Good Samaritans help out

A Campbell River Senior is counting his lucky stars after being rescued from his vehicle

A Campbell River senior is counting his lucky stars after Marine Harvest employees extricated him from his

vehicle. Jarrod Baker, a Level 3 First Aid attendant for Marine Harvest Canada, and Michael Daniel Toppel,

were heading north to work at approximately 8:30 a.m. Jan. 19. They were a few kilometres north of Eve River

on Highway 19 when they noticed their vehicle’s temperature gauge drop from four degrees to zero within 30

seconds, says Ian Roberts, Marine Harvest Director of public affairs. “The temperature dropped so quickly and

the road flashed over with a sheet of ice,” said Baker. “Fortunately, we noticed the drop in temperature in our

company vehicle, and knew then to keep our eyes open for any vehicles that may have left the road.” As they

were driving, “I just happened to see a hand waving a glove out of the corner of my eye,” said Baker. The glove

belonged to a semi truck driver that had spotted the vehicle in the ditch because of the elevated position in his

cab and had stopped to help. “I put two and two together and I knew a car must have gone off the road,” Baker

said. In fact, the northbound pickup truck had crossed the highway, rolled down the bank, and crashed into the

trees – coming to rest on the driver’s side door. When they got down to the vehicle, the men discovered the

driver, a 72-year-old man from Campbell River, was pinned under the steering wheel, in obvious discomfort

and in shock, Roberts said. Baker assessed the victim for fractures or bleeding and, seeing none, made the

decision to extract him. “I had to climb inside to make sure that he was okay. He was obviously in shock,” said

Baker. Baker then “made the call” to get the man out of the vehicle.”It was not a safe place to be, so I made the

call, life over limb,” Baker said. “At 70 years old if something were to happen and he went into cardiac arrest it

would be impossible to do CPR in there,” said Baker, adding deciding to extricate a person is always a hard call

to make.However, there was a risk of other vehicles on the highway crashing into the same spot, and “then you

worry about fire, too. I made the choice to get him out.” The victim was successfully removed and kept under

surveillance while another passerby called Sayward Logging Sort on a two-way radio for an ambulance. The

ambulance and RCMP arrived within a half hour.  The driver was taken to Campbell River Hospital for

assessment. “There were many passersby that stopped to ask if they could help,” said Baker. “It’s comforting to

know that there are so many people willing to help if any of us who travel dangerous North Island roads get into

an accident,” he said. “That road is so dangerous and people drive so fast on it and conditions can change so

quick on it,” Baker said.

Get local stories you won't find anywhere else right to your inbox.
Sign up here

Comments are closed

Just Posted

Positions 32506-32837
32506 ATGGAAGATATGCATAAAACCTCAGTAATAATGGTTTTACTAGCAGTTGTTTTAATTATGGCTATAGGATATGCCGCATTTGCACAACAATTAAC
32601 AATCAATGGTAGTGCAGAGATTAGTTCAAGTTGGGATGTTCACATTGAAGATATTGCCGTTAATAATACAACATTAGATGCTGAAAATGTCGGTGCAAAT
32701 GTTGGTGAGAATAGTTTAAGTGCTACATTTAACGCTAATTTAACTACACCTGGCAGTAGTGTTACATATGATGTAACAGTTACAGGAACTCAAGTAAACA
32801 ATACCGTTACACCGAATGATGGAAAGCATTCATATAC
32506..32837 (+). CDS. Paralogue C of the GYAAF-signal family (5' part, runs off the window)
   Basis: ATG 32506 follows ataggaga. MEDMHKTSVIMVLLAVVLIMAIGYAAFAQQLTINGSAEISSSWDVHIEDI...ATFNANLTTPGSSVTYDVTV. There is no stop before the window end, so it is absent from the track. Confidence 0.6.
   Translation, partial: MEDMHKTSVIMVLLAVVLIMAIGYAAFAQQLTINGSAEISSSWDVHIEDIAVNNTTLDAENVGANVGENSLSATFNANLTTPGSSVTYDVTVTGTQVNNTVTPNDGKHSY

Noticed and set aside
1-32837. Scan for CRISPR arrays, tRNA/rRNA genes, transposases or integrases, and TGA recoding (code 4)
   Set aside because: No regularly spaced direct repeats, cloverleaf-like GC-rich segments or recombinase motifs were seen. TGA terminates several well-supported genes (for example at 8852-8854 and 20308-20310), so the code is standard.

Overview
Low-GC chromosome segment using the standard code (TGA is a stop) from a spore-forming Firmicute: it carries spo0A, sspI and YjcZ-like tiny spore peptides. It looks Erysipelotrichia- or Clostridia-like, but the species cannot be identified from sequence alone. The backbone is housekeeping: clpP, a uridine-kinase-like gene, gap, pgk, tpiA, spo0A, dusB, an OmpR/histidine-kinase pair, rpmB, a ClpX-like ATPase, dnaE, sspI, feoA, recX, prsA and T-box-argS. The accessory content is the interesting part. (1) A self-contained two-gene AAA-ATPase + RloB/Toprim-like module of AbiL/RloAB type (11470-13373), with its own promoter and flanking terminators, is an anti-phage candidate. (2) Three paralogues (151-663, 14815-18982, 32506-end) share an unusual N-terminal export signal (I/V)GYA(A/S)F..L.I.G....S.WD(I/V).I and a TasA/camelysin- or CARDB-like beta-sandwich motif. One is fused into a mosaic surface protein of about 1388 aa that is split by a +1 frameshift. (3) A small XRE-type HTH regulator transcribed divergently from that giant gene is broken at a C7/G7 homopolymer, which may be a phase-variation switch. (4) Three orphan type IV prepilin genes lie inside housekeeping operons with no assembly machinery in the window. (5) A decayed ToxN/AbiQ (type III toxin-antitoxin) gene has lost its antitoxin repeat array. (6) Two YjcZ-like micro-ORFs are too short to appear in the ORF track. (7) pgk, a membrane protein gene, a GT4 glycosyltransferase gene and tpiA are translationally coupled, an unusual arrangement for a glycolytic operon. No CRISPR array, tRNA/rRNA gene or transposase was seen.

North Island Elementary students published in short story collection

Five Fort Rupert Elementary students are now bonafide authors

MP asks Minister of Transport for review of safe crew levels on new ferries

The new ferries were approved to run with smaller crew sizes, raising safety concerns

$8,179,919 in grant funding announced for North Island communities

This local funding is part of over $228 million in grants going to B.C. communities.

Port Hardy earns Bear Smart certification

Community committed to living safely alongside bears

Funding police would be ‘most expensive single budget item we would have’ says Port Hardy councillor

‘we’re not panicking — I can’t see our population numbers jumping up that high that quick’

VIDEO: Musqueam Chief captures captivating footage of bald eagle catching meal

‘This is why we have chosen to live here since time immemorial,’ Chief Wayne Sparrow’s nephew says

Police ramp up efforts to get impaired drivers off B.C. roads this summer

July is dedicated to the Summer CounterAttack Impaired Driving Campaign

Migrant workers stage multi-city action for full status amid COVID-19 risks

‘COVID-19 has exacerbated an existing crisis’

Okanagan school drops ‘Rebels’ sports team name, citing links with U.S. Civil War

Name and formerly-used images “fly in the face” of the district’s human rights policy, says board chair

PHOTOS: B.C.’s top doc picks up personalized Fluevog shoes, tours mural exhibition

Murals of Gratitude exhibit includes at least one portrait of Henry alongside paintings of health-care workers

In troubled times: Independence Day in a land of confusion

Buffeted by invisible forces and just plain worn out, the United States of America celebrates its 244th birthday

Stop enforcing sex work laws during COVID-19, advocates say

There are provisions in Canada’s prostitution laws that make workers immune from prosecution, but not from arrest

Liberal party finished 2019 having spent $43 million, raised $42 million

All political parties had until midnight June 30 to submit their financial reports for last year

B.C. teacher loses licence after sexual relationships with two recently-graduated students

The teacher won’t be allowed to apply for a teaching certificate until 2035

Most Read